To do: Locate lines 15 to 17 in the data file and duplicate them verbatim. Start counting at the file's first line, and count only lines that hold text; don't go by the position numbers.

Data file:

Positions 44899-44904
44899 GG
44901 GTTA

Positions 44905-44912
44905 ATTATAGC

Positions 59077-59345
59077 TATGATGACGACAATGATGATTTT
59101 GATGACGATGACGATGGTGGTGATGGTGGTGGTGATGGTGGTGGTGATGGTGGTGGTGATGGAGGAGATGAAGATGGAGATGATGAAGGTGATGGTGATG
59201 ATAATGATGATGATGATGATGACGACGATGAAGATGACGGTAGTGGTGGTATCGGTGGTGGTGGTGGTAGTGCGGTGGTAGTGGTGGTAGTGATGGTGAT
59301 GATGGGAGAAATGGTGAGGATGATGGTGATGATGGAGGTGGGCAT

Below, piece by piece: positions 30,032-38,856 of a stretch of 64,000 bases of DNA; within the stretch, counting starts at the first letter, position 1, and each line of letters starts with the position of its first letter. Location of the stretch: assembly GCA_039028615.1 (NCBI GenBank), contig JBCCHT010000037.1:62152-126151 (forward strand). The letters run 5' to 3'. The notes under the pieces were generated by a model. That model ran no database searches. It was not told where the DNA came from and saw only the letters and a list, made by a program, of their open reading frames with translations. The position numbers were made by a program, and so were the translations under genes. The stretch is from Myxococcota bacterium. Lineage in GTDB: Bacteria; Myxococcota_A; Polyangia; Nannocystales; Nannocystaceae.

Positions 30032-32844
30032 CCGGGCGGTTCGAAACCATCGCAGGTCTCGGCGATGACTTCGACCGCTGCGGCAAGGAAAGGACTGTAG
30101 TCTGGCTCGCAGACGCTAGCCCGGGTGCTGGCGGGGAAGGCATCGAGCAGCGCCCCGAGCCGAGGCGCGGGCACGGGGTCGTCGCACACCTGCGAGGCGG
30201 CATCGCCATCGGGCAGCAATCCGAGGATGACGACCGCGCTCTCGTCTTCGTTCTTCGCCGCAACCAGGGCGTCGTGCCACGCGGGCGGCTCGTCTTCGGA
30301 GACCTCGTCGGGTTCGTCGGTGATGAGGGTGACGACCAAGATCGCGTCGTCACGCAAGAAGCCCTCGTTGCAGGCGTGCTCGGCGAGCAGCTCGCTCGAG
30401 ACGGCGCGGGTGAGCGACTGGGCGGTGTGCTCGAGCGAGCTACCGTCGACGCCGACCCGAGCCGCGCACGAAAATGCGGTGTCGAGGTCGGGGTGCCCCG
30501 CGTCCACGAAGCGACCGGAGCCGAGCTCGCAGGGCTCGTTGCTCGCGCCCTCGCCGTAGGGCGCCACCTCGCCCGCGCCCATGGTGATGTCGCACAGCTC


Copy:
30201 CATCGCCATCGGGCAGCAATCCGAGGATGACGACCGCGCTCTCGTCTTCGTTCTTCGCCGCAACCAGGGCGTCGTGCCACGCGGGCGGCTCGTCTTCGGA
30301 GACCTCGTCGGGTTCGTCGGTGATGAGGGTGACGACCAAGATCGCGTCGTCACGCAAGAAGCCCTCGTTGCAGGCGTGCTCGGCGAGCAGCTCGCTCGAG
30401 ACGGCGCGGGTGAGCGACTGGGCGGTGTGCTCGAGCGAGCTACCGTCGACGCCGACCCGAGCCGCGCACGAAAATGCGGTGTCGAGGTCGGGGTGCCCCG